Prostate cancer pathway in the UK
In her talk, Mrs. Allchorne wonders what the title suggests and whether anyone globally got it right yet? Can anyone say their pathways are purely patient-focused and centred or are we driven by hospital and national targets? In the UK the Recovery Package has been implemented which has encapsulated four key areas of ‘Survivorship – Living With and Beyond Cancer’. She discussed these four areas in great detail during the presentation and what impact the survivorship pathway has on the nurses. If implemented with management support it can make the patient’s pathway more efficient to both the patient and the hospital (streamlining services) and improve patient outcomes.
Follow national guidelines
She noted: “With meetings like this being so globally diverse, one cannot say ‘their pathway is better’. As nurses, we all do very different roles and need to follow our own national guidelines. Nevertheless, what is important, and I think was clear throughout the meeting, nurses do feel empowered to change practice that has been implemented for many years.” All the talks were about how pathways have been redesigned to improve patient experience and outcome, based on best practice and research. This was a clear theme throughout the day – nurses were recognising where patient care could be improved, particularly post-surgery with rehabilitation programmes.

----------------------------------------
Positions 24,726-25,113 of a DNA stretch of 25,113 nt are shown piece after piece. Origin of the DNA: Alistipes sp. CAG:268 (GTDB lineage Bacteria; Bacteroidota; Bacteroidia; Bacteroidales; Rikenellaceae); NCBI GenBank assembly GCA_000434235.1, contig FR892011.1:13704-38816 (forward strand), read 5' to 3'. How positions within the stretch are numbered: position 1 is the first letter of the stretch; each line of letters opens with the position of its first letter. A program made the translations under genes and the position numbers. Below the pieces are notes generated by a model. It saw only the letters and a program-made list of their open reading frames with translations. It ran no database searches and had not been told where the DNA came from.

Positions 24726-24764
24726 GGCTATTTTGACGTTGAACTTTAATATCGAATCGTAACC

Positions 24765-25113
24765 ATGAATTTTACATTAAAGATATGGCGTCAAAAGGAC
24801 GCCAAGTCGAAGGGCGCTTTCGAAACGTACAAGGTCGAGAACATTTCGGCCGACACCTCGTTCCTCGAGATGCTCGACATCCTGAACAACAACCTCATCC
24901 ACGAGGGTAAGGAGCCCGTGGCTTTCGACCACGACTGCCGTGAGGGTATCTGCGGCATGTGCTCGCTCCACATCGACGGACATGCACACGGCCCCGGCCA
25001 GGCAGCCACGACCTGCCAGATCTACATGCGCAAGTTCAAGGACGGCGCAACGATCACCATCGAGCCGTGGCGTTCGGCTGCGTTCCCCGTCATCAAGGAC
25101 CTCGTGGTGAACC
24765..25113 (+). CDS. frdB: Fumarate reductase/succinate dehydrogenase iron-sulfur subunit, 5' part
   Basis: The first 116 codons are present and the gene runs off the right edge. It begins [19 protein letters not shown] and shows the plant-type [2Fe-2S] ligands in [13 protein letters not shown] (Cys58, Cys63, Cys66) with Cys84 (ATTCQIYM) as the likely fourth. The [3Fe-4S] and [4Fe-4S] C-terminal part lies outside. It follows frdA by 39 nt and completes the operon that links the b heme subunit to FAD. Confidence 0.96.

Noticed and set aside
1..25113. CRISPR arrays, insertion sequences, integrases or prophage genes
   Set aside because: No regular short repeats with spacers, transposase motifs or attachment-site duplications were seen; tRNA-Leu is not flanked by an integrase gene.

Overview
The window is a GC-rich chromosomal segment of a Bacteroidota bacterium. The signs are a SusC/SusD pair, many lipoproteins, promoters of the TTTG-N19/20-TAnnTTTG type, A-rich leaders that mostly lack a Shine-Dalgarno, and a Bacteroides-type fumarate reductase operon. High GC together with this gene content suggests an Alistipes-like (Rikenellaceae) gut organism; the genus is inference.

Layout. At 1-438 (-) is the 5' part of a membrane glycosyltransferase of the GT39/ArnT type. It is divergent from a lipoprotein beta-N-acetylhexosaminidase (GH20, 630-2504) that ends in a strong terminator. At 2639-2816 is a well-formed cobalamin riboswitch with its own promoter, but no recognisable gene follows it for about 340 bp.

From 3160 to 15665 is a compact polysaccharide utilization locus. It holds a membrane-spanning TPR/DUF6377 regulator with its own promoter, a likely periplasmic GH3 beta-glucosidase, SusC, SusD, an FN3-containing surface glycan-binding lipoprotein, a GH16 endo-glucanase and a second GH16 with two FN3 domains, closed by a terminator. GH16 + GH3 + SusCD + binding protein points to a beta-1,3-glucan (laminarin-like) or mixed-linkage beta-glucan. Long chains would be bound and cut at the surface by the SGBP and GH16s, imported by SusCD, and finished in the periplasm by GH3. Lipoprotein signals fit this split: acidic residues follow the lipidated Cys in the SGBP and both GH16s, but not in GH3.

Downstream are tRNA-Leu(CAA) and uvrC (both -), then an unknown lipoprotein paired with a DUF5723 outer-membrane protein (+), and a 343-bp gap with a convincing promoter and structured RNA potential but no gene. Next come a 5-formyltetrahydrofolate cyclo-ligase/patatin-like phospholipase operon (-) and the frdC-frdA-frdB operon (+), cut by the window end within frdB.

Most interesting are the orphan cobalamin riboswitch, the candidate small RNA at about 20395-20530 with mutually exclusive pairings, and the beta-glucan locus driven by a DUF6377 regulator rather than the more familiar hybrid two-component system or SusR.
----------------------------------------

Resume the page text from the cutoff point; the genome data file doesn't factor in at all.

Mrs. Allchorne also discussed the UK’s 28-day prostate cancer diagnostic pathway which is nationally driven, and the impact this has on the patients and nurses. Some hospitals in the UK are now performing transperineal (TP) template biopsies instead of transrectal (TRUS) biopsies (or doing both). This pathway has pushed boundaries once again in the UK, particularly for nursing, as some nurses who were performing the TRUS biopsies have now trained to do TP biopsies.
Mrs. Allchorne’s take-home message for anyone reading this: if you have been doing something for longer than 5 years, ‘stop’ and think! Have things changed, has practice changed globally? Is this pathway best practice, patient-focused and centred? If not, how can it be improved? She added: “From the post EAUN meeting it was evident that nurses are looking for solutions to problems and the importance
of the patient’s recovery back to better health was evident in all the talks.”
Globally we have come a long way; nurses are now sharing practice which was clearly demonstrated in the 10th anniversary of post-EAUN meeting. It really was an international meeting with a platform provided for nurses from all over the world to share their evidence-based practice and research with other urology nurses.
The EAUN are proud to see a satellite meeting being hosted for urology nurses!
- Susanne Vahr Lauridsen, PhD, EAUN chair, Copenhagen (DK), email@example.com
- Paula Allchorne, MBA, RGN, Dip., EAUN chair-elect, London (UK), firstname.lastname@example.org